David Elzey has articles on "Building Better Books for Boys" that are insightful and worth a look. Mark Fink's The Summer I Got a Life has all of the elements that Mr. Elzey suggests contribute to books that are successful with boys.
Andy's parents are going on a business trip, and instead of leaving Andy and his older brother alone, the two are sent to rural Wisconsin to stay with their slightly nutty aunt and uncle. Andy is not happy at first, but then meets Laura, who is an excellent pianist who happens to be in a wheel chair. The two hit it off, which gives Andy something to do for two weeks other than fight with his brother.
The plot of this one is a bit thin, but it was EXACTLY the sort of book I've been looking for. While neither cover is spectacular, the size is right, and Andy is delightful. The book starts on the last day of school, and Andy's description of the levels of popularity came right out of my son's mouth. It was the writing and the anecdotes that really made this. When Andy's brother runs away, Andy and his uncle enlist the help of a trucker with a load of chickens to pick him up. A pig gets loose in a Victoria's Secret Store. Laura is an absolute delight, and her budding relationship with Andy is perfect. The only real problem I had was with the "hippie" aunt and uncle. The aunt has a 50th birthday party, so she was born in 1960. She's about my age, and no one I grew up with lived in a commune. The uncle served in Vietnam. How much older is he than the aunt? Still, this is a frequent complaint of mine, and I loved this book so much that I am purchasing this author's Stepping Up without reading it. It's about basketball. It will get read.
Jessica Wollman's Second Skin was great! I must get beyond the prejudice that books published only in paperback must be second rate. (Think Linda Gerber's Death By series.) Samantha is obsessed by the popular crowd, especially Kylie Frank, who is beautiful and has the best boyfriends. When Kylie moves next door to Sam, Sam hopes that she can use the proximity to get into the popular crowd. Kylie has no interest in Sam, until Sam happens upon her secret-- Kylie is only popular because of a magic "skin" that was left with her. When Sam steals the skin, she becomes popular, but, of course, at the expense of her old friends. The great part about this book is that addresses an issue that is of great important to middle school girls (like Steele's The Market), but is actually a fantasy! When teachers assign fantasy books to entire classes, this will be wonderful to hand to girls who refuse to read anything having to do with dragons on Harry Potter-esque magic! I'm going to be daring and purchase Wollman's Switched as well!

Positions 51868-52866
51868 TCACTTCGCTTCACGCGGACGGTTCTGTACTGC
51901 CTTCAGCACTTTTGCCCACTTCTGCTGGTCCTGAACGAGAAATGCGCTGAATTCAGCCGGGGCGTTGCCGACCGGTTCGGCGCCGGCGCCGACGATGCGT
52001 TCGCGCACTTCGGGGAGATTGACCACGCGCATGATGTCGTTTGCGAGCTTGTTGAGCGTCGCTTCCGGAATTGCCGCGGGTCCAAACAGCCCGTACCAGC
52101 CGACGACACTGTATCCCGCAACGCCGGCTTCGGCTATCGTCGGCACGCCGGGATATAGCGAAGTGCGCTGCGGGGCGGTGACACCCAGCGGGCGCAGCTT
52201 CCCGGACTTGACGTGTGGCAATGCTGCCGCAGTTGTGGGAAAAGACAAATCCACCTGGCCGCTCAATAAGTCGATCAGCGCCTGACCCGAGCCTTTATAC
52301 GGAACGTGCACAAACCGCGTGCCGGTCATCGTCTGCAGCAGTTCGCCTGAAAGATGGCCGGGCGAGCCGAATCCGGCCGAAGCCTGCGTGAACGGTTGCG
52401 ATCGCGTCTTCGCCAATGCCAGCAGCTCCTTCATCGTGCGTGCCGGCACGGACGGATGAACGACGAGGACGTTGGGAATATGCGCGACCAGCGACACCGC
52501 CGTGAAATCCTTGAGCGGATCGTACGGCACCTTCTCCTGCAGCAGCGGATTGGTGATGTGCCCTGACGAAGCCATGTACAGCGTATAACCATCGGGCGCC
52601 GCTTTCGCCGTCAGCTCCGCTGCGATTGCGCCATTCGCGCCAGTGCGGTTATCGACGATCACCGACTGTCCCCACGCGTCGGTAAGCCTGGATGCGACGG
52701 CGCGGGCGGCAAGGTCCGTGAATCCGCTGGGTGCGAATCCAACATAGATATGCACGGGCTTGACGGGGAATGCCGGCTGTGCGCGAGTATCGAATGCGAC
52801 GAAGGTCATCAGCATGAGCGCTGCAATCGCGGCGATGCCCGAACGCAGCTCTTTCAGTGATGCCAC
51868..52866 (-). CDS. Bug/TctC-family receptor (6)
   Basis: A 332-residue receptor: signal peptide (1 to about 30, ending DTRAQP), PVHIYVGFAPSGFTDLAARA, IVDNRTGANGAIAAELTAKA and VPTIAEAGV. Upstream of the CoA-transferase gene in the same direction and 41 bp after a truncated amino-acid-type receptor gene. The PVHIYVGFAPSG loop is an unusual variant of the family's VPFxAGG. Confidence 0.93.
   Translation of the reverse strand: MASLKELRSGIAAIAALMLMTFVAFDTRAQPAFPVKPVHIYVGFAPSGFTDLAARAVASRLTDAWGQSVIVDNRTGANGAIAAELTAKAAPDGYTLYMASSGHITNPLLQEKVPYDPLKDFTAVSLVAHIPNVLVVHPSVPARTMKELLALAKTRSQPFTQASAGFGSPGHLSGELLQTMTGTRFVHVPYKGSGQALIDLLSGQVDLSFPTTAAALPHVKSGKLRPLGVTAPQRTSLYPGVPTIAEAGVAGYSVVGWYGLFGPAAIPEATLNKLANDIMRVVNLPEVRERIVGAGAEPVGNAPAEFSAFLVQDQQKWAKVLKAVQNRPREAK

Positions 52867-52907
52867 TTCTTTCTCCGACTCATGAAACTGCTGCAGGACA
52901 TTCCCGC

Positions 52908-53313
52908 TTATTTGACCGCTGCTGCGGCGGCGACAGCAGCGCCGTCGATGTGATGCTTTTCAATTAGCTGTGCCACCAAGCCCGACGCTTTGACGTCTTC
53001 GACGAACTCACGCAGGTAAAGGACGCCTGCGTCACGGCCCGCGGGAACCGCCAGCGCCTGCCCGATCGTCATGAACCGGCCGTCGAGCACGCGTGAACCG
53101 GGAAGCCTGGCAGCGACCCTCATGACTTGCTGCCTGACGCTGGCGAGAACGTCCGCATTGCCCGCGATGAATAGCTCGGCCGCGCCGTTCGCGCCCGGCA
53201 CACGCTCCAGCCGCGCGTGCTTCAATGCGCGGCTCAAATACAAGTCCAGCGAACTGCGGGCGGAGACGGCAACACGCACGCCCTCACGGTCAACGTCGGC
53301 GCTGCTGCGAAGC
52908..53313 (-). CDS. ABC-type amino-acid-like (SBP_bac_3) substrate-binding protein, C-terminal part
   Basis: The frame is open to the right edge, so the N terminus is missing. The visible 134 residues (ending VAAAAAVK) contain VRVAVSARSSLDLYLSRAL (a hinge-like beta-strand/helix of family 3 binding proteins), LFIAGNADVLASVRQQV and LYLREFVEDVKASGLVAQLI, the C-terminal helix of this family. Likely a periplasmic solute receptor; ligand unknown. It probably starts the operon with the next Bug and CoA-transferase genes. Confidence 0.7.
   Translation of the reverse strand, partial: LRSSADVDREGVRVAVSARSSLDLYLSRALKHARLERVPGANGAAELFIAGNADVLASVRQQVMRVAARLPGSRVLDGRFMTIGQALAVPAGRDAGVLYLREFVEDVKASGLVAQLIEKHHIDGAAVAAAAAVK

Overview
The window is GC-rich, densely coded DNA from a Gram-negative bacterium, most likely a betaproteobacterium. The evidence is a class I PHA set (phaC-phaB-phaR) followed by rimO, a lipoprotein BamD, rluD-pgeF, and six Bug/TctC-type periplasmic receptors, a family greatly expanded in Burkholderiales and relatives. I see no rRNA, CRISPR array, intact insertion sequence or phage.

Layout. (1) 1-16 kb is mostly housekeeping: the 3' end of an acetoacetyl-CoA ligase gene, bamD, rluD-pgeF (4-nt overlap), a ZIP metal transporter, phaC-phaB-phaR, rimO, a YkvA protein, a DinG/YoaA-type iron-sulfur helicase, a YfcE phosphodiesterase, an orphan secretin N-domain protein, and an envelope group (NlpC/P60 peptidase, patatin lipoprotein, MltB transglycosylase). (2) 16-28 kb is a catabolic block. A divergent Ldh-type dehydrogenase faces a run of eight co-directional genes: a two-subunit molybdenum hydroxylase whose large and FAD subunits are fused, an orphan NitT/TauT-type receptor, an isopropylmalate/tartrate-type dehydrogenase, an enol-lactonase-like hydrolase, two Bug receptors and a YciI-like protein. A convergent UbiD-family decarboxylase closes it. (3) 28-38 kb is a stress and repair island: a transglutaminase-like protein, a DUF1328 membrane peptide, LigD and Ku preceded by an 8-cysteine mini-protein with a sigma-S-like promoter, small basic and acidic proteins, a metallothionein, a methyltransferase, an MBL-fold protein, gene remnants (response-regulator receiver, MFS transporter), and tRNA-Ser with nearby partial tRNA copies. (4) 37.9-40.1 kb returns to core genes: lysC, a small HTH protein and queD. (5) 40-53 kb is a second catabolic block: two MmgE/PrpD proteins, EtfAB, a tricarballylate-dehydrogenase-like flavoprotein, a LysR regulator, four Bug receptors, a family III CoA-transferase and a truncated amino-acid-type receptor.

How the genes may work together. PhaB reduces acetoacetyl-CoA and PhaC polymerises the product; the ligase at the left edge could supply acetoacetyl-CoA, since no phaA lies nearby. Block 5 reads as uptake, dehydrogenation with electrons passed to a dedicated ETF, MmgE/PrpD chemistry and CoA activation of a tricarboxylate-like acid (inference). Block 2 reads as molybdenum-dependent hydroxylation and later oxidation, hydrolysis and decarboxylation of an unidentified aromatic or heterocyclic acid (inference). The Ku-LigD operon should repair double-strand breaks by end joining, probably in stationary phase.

Thanks to the Cuyahoga Falls Public Library (once again) for my treat of the evening: Kitty Burns Florey's Script and Scribble: The Rise and Fall of Handwriting. I had recently read this author's Sister Bernadette's Barking Dog: The Quirky History and Lost Art of Diagramming Sentences, which was interesting, but since I had never diagrammed sentences, it didn't mean much to me. Handwriting, however, is something I think is important, and I was surprised that I knew as much as I did, including the 1987 Wendell Berry essay "Why I Am Not Going to Buy a Computer". This is a lovely book, filled with samples of the author's own handwriting as well as historical scripts, brimming with interesting facts, and filled with longing for things that we still have, but are quickly passing. I know that I will be glancing at the fingers of my students today, to see if they still have the bump from holding a writing implement on their middle fingers. While this book is not of interest to my students, there are many librarians who will enjoy it.
Ah, so much better to have an evening of good books than of painful ones. My mood is better. This makes me even more determined to get enjoyable books to my students today!